Arian Foster sees importance of branding
October, 17, 2013
By Tania Ganguli | ESPN.com
HOUSTON -- Arian Foster has a T-shirt line with Target. A role in a film. He's featured in commercials for "Madden," Under Armour and Toyota. He's featured in a documentary in which he takes a stand against the current model of college athletics.
And now, per our Darren Rovell, Foster has partnered with a company called Fantex that is paying Foster $10 million for a 20 percent stake in his future income, including contracts, endorsements and other related business revenue and plans to allow fans to buy shares of stock in Foster's marketability.
While Foster insists the proliferation of his off-the-field business interests isn't as dramatic as it seems, he is keeping an eye on the value it can have.
"I think branding is an important part of every athlete, of every human being," Foster told me this week.
He has learned two seemingly opposing lessons about that. While he thinks being honest about his opinions has drawn certain companies, he understands he has to filter his words, because once they're said and printed, they never go away.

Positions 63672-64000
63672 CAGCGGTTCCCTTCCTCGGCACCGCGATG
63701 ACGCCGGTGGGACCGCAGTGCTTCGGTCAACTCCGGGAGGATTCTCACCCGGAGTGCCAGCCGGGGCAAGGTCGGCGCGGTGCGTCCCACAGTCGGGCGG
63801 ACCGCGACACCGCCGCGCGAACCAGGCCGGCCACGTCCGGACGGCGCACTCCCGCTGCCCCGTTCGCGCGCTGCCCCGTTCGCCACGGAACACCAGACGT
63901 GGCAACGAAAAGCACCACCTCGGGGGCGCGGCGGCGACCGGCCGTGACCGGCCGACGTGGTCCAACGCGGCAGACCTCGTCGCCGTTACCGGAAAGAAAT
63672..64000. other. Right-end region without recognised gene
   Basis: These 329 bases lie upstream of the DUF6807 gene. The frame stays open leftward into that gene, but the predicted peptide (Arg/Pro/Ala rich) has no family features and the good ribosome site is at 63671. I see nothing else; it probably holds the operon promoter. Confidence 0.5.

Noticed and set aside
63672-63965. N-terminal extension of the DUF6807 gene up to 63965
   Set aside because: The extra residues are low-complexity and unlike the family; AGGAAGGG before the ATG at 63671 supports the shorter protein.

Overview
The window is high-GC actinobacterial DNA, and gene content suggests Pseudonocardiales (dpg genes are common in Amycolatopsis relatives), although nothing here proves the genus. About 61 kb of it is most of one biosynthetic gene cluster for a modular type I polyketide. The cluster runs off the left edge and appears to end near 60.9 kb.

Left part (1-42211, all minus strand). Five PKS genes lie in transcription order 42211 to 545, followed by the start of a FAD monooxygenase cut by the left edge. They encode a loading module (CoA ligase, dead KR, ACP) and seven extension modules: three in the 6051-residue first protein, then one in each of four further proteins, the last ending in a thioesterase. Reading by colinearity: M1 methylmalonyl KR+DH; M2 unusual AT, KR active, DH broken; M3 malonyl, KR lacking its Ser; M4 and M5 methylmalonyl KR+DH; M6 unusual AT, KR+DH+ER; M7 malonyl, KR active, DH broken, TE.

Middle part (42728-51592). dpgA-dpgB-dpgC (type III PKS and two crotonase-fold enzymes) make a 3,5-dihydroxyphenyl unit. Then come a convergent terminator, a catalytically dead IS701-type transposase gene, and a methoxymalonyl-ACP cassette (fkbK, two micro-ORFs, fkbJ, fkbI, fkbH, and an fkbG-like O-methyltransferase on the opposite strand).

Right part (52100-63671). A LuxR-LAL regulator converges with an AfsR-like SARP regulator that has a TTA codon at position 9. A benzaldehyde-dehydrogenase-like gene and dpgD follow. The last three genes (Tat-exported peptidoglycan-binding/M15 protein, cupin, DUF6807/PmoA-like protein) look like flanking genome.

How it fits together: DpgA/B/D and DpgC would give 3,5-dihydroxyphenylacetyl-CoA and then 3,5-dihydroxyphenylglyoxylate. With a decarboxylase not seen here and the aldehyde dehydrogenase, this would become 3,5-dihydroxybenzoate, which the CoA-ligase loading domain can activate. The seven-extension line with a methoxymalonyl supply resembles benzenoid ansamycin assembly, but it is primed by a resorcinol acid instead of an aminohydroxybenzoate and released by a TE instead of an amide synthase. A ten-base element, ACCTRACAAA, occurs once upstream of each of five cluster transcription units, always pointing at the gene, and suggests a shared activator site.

"You can’t say everything you think," Foster said. "Because we live in a world where political correctness is kind of the golden rule. You have to say the right things, you have to do the right things. A lot of my core values and what I believe has some political correctness to it, but a lot of them don’t. You don’t ever want to try to take a stance on something without having thought it out, without anything like that."
As his capital has increased in the NFL, he's worked on balancing that.
"When I first went into the league, I said everything politically correct," Foster said. "I’m starting to care less and less about how I’m perceived to those who don’t understand where I’m coming from. I tried to get everybody to like me, but that’s not reality. That’s not realistic. I have to say what I feel."
How does he see his brand? As he tries to craft it, he makes an effort to partner with companies that he says he believes in.
"There’s one called Health Warrior I partner with," Foster said. "They make a product called chia bar, and it’s made out of chia seeds. Chia seeds are a very healthy protein with omega-3. It’s like a snack for kids, for everybody. It’s doing very well.
"I feel like things like childhood obesity is something that can be prevented. If you look at things that athletes endorse, it’s all junk food. We have a part in bettering our circumstances."